Welcome to Marwen Review


Cast: Steve Carell, Leslie Mann, Diane Kruger, Merritt Wever

Director: Robert Zemeckis

Synopsis from Rotten Tomatoes: When a devastating attack shatters Mark Hogancamp (Carell) and wipes away all memories, no one expected recovery. Putting together pieces from his old and new life, Mark meticulously creates a wondrous town where he can heal and be heroic. As he builds an astonishing art installation–a testament to the most powerful women he knows–through his fantasy world, he draws strength to triumph in the real one.


This has been an interesting year for Oscar contenders, as for the most part, all of the traditional Oscar-bait movies that have come out have at least been solid even if they walk away empty-handed.  With the exception of maybe Vox Lux, every other release that we usually see trying to grab recognition has done something pretty well in one area or another.  Well Vox Lux, you have some company, because Welcome to Marwen is a complete miss in almost every area.  With the exception of Carell and Mann’s performances, the visuals are creepy, the plot is generic, and the tone feels borderline exploitive instead of honorable to the real man who still goes through these struggles.

The film follows Mark Hogancamp (Carell), an artist who is beaten within an inch of his life after a disagreement in a bar over his cross-dressing that erases any memories he had.  No longer able to be an artist, Mark copes with the pain by taking photographs of Marwen, a village of figurines that is set in World War II Belgium.  Starting off with the positives, Carell and Mann both give strong performances based on the rather basic script they had to work with.  Carell has a couple of good scenes where we see the full impact of what an attack like this can do to a person and what the real-life consequences would be.  Watching Mark battle with these problems and watching his life turn around as the film progresses is one of the few bright spots to this movie and would not have been possible without his talent in the role.  On the other hand, Mann fills the role of the supportive neighbor in the most neutral way possible.  The script made her character incredibly generic and one-dimensional, and Mann does all she can in the role.  If nothing else, she is incredibly pleasant and well-mannered and is the perfect friend for Mark to have.  Outside of these two actors, the film misfires in almost every area where it tries to be revolutionary.  The thing that most people will talk about is the animation and use of dolls in the film.  While conceptually I do not have a problem with this, and Zemeckis seems to have learned a thing or two since making the nightmare-fuel that is The Polar Express, the way the animation is utilized is very strange.  For one thing, the dolls are very obviously and overtly sexualized, and the fact that they represent people in Mark’s life makes it even weirder.  If I were the real life Mark or his friends portrayed in the film, I would feel incredibly awkward seeing someone I consider a close friend use me as a sexual object even if it is for the sake of his healing and wellbeing.  I have to imagine all of these people are embarrassed to some degree and probably wished that Mark’s story remained just in the documentary.  Combine all of this with a generic story and a very on-the-nose yet paper-thin explanation of Deja Thoris (Kruger) and her relation to Mark’s addiction to painkillers and you end up with a film that believes it has something important to say, but really never says anything at all.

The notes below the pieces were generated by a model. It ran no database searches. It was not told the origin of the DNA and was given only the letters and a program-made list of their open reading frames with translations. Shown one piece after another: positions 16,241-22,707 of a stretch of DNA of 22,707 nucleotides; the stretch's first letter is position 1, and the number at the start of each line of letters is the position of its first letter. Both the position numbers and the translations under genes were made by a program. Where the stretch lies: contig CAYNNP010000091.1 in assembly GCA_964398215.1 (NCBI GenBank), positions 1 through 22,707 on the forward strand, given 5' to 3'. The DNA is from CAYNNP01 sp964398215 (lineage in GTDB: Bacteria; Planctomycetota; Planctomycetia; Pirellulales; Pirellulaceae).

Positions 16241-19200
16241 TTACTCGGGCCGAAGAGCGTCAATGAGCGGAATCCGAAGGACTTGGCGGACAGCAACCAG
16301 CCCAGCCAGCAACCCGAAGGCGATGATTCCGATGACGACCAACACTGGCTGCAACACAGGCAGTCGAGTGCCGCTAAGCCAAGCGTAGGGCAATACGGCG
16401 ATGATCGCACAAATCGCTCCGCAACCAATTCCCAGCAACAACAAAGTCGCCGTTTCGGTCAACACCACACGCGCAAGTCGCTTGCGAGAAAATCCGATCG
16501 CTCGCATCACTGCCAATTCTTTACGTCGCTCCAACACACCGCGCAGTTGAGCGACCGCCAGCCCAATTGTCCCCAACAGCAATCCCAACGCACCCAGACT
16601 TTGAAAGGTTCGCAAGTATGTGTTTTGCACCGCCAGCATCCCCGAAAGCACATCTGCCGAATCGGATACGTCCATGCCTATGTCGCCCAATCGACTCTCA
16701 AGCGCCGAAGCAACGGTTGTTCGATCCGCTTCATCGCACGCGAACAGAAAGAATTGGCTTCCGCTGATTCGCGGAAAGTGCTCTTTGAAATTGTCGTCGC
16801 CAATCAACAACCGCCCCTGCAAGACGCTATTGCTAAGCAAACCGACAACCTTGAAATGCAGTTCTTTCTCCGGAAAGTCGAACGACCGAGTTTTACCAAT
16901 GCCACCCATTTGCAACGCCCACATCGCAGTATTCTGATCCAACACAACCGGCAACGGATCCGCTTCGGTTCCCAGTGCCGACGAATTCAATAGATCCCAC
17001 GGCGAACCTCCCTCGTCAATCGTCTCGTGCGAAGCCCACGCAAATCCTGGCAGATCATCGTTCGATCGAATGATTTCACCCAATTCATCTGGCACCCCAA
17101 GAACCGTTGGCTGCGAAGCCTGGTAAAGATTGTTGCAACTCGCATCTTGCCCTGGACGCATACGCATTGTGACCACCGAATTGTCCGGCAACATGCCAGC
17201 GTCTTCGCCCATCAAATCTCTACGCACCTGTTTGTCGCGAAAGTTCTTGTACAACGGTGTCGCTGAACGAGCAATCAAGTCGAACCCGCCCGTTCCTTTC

Overall, every director has a film that hits a rough patch at one point in their career, but to go from movies like Back to the Future and Forrest Gump is a pretty drastic drop off. While there a few good performances and the foundation for an interesting story, the film tries so hard to relate to the audience on an emotional and it just never connects. The one thing I can say about the movie is that it has made me interested in the derivative documentary and seeing what this man actually went through.  I do believe this had the opportunity to become a very special movie, but in the end, it was just too unpolished and uninspired to leave much of an impact.

Overall Score: 3.5/10

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